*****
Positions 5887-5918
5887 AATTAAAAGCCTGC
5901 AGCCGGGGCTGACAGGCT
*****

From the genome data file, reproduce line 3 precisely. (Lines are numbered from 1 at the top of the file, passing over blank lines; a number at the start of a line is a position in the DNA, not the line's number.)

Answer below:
5901 AGCCGGGGCTGACAGGCT